Da Brat burst onto the music scene in the 1990s with a fast-paced rap style. She held her own in the male-dominated genre of hip-hop with lyrics touching on drugs and violence. Her brazen style appealed both to hip-hop and pop fans.
Da Brat, real name Shawntae Harris, was born on April 14, 1974, and grew up in Chicago, Illinois. She was raised in two households, by her mother and grandmother part of the time and by her father and his mother part of the time. Her parents never married. At her mother’s house, Da Brat, who was known as “Shawnie,” wore long skirts and attended a strict Pentecostal church four times a week, where she played drums and sang in the choir. When Da Brat began listening to rap music by artists like Monie Love and LL Cool J, she would mask the cassette covers with the names of gospel groups.
But at Da Brat’s father’s place, where they called her “Boo-Boo,” she told Sonia Murray in the Atlanta Journal-Constitution, “I could cuss when I wanted to, listen to whatever I wanted to and beat up whoever my cousins told me to.” Da Brat attended Kenwood Academy, where she ran track and played basketball. She has stated that she got her rap name because she is “a spoiled only child,” according to an Atlanta Journal-Constitution article.
In 1992, Da Brat got her big opportunity when she won a local rap contest sponsored by Yo MTV Raps. For her grand prize, she was able to meet young duo Kris Kross, who were the hottest rap act on the charts at the time thanks to their popular single “Jump.” They introduced her to their producer, Jermaine Dupri, who signed her to his So So Def label. “She rapped with so much confidence,” he later commented to Murray, “and she wasn’t scared to say whatever.”
Dupri cultivated Da Brat’s image as a female Snoop Doggy Dogg, and she became one of the first female “reality-based” rappers, complete with foul lyrics and braggadocio. The term “gangsta rap” was used previously, but artists began to shy away from that term as their music started to cross over to the pop charts. However, Da Brat incorporated more of a funk and rhythm-and-blues feel, owing to the sounds of 1970s groups like Parliament-Funkadelic. And she affected a style more similar to Kris Kross, complete with baggy, backward pants, loose shirts, and hair braids. This came at a time when most female rap stars such as Salt-N-Pepa and Yo-Yo were focusing more on their feminine side, both in dress and lyrics.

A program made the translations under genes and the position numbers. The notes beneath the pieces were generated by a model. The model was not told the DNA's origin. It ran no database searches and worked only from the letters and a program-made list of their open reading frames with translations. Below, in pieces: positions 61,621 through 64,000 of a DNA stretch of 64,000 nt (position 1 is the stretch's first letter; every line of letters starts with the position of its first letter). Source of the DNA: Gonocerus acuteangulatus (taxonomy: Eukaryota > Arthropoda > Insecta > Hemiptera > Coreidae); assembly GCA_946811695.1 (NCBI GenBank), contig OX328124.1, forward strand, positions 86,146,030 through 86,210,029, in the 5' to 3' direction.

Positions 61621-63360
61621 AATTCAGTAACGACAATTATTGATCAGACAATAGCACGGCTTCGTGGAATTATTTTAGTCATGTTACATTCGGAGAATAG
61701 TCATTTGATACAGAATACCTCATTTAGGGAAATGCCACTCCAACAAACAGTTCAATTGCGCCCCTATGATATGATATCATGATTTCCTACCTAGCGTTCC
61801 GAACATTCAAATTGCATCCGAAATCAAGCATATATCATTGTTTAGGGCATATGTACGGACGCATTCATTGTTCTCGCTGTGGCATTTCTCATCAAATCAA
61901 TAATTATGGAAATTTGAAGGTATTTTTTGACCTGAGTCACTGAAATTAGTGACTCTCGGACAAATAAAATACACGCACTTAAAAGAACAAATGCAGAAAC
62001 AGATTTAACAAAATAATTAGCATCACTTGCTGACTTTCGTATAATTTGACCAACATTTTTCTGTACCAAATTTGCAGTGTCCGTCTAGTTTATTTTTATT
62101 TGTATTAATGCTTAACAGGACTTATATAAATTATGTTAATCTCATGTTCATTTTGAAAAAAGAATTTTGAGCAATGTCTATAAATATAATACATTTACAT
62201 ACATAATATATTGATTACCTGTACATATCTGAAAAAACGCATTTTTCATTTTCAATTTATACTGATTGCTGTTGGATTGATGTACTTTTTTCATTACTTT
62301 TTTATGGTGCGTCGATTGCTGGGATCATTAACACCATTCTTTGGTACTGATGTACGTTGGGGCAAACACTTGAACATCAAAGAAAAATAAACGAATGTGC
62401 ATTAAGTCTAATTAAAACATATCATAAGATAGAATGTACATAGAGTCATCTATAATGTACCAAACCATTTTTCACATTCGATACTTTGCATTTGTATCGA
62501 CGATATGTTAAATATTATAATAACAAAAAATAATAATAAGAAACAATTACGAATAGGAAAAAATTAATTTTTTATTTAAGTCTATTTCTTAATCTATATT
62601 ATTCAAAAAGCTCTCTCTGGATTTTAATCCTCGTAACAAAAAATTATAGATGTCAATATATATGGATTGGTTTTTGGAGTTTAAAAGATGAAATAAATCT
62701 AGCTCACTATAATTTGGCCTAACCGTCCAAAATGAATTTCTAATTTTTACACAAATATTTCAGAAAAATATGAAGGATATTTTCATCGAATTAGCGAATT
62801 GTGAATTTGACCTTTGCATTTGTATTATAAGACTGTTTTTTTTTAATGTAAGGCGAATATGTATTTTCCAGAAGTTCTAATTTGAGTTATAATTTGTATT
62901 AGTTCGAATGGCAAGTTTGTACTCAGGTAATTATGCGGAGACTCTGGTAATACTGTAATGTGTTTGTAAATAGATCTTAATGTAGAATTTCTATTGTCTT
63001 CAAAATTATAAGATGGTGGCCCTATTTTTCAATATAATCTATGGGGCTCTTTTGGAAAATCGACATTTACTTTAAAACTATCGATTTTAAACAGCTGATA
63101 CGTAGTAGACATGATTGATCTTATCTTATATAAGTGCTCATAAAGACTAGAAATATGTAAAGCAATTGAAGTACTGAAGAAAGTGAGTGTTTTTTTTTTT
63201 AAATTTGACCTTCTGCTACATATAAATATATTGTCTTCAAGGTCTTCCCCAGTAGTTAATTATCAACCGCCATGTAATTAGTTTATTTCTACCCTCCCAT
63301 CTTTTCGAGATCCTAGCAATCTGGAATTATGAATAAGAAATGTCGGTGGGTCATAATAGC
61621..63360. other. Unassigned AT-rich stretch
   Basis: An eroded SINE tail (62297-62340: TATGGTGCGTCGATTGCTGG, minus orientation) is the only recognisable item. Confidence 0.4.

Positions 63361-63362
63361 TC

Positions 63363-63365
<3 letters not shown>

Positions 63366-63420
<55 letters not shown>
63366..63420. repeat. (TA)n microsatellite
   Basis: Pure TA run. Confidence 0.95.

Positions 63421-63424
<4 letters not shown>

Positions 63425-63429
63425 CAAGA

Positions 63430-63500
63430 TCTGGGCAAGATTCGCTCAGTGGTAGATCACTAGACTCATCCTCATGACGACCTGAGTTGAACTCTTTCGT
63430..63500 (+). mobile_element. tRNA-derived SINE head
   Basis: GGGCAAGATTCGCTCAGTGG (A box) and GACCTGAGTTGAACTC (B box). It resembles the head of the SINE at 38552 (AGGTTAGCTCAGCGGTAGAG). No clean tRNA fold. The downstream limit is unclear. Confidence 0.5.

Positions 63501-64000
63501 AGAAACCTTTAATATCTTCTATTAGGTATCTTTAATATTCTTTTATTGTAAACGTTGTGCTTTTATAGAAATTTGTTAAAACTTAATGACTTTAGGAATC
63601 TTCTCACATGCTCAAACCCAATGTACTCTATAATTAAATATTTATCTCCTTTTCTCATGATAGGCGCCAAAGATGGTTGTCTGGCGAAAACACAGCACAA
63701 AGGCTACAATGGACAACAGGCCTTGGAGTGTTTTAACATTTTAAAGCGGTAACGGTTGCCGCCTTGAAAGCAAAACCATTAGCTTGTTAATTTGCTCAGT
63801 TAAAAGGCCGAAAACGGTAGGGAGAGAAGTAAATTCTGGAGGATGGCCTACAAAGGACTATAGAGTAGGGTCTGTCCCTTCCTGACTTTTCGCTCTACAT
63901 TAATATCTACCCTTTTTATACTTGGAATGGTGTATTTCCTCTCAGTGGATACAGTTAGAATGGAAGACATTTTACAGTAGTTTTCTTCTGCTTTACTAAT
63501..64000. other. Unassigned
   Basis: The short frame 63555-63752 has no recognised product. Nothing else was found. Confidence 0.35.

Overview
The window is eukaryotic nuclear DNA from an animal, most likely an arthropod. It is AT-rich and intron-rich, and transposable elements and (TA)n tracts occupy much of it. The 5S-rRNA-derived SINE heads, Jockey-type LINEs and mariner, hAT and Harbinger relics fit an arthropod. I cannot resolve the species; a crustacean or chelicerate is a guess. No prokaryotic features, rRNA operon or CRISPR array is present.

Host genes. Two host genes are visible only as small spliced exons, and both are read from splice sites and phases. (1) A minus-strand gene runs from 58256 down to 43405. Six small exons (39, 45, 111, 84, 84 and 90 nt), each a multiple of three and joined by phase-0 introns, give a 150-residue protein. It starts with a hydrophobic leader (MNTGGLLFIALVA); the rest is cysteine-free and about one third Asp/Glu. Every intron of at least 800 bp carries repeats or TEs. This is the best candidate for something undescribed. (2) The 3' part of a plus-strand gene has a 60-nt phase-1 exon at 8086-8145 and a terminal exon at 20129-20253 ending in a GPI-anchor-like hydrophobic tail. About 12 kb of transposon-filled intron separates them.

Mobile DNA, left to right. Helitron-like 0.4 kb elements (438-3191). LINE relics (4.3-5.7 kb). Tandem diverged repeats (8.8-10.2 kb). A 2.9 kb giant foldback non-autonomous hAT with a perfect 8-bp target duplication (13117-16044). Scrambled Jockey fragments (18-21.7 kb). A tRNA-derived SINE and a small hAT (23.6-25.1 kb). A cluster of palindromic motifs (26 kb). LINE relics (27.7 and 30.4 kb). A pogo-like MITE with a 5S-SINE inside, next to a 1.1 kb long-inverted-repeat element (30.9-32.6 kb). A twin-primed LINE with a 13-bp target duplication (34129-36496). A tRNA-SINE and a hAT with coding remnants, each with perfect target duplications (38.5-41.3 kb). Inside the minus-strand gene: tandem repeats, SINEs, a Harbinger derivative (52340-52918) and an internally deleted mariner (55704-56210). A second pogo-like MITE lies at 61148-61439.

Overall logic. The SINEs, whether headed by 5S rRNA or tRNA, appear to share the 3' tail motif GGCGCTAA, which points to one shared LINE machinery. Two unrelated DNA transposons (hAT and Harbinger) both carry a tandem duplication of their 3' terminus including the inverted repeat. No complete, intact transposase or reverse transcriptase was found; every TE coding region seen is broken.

Da Brat’s debut, Funkdafied, came out in 1994 and entered the rap album charts at number one. The single of the same title went platinum, making her the first female rap artist to sell a million copies of a debut single. The “Funkdafied” single also broke a record by holding the top spot on the Billboard rap singles chart
Born Shawntae Harris on April 14, 1974, in Chicago, IL.
Won local contest sponsored by Yo MTV Raps, 1992; signed with label So So Def and released debut, Funkdafied, 1994.
Addresses: Record company; —So So Def Recordings, Inc., 685 Lambert Dr., Atlanta, GA 30324-4125.
for eleven weeks. Paul Evans in Rolling Stone liked the album, calling it a “brassy charmer.” It featured both pop crossovers as well as more hardcore tunes. And, in another commonality with Snoop, Da Brat also included a song broadcasting her affection for marijuana: “Fire It Up.”
In October of 1996, Da Brat issued her second album, Anuthatantrum. While Dupri held the creative reins on her first project, she stepped up to give more input on this release. However, it sold only half as well as her previous effort, and reviews were mediocre. Early the next year, she collaborated with T-Boz from TLC on the single “Ghetto Love.” She has also cut tracks with the likes of Mariah Carey (on remixes of “Always Be My Baby” and “Heartbreaker”), Missy “Misdemeanor” Elliott (on “Sock It to Me”), and Lil’ Kim (on the Grammy-nominated “Not Tonight”).
Meanwhile, some observers were wondering what female rappers meant for feminism. Speaking of artists like Da Brat, Lil’ Kim, and Foxy Brown, Joan Morgan wrote in Essence, “These girls possess undeniable talent, but longevity for rappers depends a lot on safe, commercial appeal. Diva hoes don’t get called to star in sitcoms or play that ail-American hero in mega-action films. And none of them own record companies.”
Just a couple of months after that article ran, though, Da Brat announced she had been running her own label, Mob Town, in her hometown of Chicago along with her boyfriend. “We already got a couple of acts, Children of the Ghetto and Twenty II,” she remarked in the Voice. “We’re trying to bring them out and let the people know Chicago’s got talent.” She explained that she felt other Windy City artists did not do enough to give other local up-and-coming acts a hand, and she wanted to give something back to the community. She later also started a label called Throwin’ Tantrums.